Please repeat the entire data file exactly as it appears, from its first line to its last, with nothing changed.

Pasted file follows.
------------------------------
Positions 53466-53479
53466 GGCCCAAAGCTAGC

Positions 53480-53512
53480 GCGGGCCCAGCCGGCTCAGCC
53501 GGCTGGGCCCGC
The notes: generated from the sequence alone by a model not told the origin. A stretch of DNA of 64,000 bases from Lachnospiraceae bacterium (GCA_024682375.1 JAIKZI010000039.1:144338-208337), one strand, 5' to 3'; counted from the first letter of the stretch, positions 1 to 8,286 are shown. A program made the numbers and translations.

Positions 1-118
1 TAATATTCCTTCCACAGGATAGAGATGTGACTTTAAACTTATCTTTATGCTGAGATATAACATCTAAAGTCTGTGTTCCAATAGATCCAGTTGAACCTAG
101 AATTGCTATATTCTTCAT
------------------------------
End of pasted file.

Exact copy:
Positions 53466-53479
53466 GGCCCAAAGCTAGC

Positions 53480-53512
53480 GCGGGCCCAGCCGGCTCAGCC
53501 GGCTGGGCCCGC
The notes: generated from the sequence alone by a model not told the origin. A stretch of DNA of 64,000 bases from Lachnospiraceae bacterium (GCA_024682375.1 JAIKZI010000039.1:144338-208337), one strand, 5' to 3'; counted from the first letter of the stretch, positions 1 to 8,286 are shown. A program made the numbers and translations.

Positions 1-118
1 TAATATTCCTTCCACAGGATAGAGATGTGACTTTAAACTTATCTTTATGCTGAGATATAACATCTAAAGTCTGTGTTCCAATAGATCCAGTTGAACCTAG
101 AATTGCTATATTCTTCAT